• Distorting investment decision-making Generally speaking, wealth taxes are more distortive and less equitable than personal capital income taxes because they are imposed irrespective of actual returns earned on assets but rather just on asset values.
This can lead to over-taxation relative to actual economic return and, of course, under-taxation in situations where the investment provides significant economic rents (investments above an expected normal rate of return.
If non-residents are subject to tax on their New Zealand based assets then this could lead to a decline in foreign direct investment but more certainly double taxation as a non-resident is unlikely to be able to credit a wealth tax against income taxation in their home jurisdiction.
• Compliance costs and practical administration Net wealth tax requires valuations of all assets within the base every year.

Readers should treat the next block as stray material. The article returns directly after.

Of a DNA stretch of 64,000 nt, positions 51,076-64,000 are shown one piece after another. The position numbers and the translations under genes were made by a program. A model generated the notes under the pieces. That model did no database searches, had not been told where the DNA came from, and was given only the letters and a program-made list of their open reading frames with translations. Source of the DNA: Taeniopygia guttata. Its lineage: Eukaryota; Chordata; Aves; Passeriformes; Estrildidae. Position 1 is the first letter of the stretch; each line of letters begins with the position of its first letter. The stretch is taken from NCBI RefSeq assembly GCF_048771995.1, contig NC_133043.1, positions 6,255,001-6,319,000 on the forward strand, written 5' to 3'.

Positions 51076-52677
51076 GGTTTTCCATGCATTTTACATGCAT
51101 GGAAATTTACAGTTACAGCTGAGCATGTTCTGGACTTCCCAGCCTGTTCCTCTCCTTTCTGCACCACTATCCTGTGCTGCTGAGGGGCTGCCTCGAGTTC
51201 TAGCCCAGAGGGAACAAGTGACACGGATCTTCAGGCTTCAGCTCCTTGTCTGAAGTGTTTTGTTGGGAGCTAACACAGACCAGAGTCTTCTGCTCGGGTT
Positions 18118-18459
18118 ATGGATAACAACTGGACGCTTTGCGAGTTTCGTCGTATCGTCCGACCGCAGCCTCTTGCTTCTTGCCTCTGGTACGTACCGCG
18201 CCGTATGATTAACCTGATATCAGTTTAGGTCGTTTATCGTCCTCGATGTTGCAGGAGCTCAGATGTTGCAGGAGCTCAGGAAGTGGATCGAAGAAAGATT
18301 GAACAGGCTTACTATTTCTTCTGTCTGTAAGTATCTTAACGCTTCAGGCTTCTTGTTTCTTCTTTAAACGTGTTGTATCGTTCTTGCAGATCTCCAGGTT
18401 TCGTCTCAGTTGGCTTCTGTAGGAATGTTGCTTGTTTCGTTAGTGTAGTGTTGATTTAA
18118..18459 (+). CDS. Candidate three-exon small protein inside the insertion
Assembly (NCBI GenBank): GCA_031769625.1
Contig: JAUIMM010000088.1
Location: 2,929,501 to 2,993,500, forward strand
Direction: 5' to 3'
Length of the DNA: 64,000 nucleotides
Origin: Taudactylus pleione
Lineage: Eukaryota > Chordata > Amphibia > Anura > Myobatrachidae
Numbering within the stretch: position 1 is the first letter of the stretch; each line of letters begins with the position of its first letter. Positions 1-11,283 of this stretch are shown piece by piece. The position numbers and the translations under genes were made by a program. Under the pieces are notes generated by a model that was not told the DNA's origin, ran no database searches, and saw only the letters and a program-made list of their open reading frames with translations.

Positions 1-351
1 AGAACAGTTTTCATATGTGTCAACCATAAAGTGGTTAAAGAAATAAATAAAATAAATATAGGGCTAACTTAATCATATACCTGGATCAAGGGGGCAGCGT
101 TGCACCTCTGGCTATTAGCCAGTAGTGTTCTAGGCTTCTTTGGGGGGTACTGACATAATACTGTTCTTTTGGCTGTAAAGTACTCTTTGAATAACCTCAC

Some assets are easy to value, but others are more difficult. It may be difficult to ascertain whether such assets held by family trusts are held for the benefit of New Zealand residents or non-residents, given that many families have beneficiaries widely spread around the globe.
• Liquidity concerns-ability to pay A major concern is that unlike a realised capital income tax, a wealth taxes imposed irrespective of a realised gain. This can lead to liquidity issues.
In summary, there is likely to be a strong need for tax revenue and standing back from the New Zealand tax system the under-taxation of capital is an issue for the variety of reasons set out in the Tax Working Group's interim and final reports. Is a wealth tax the answer? I don't believe so when there are other alternatives.
- Craig Elliffe is is a Professor specialising in taxation in the Faculty of Law, University of Auckland.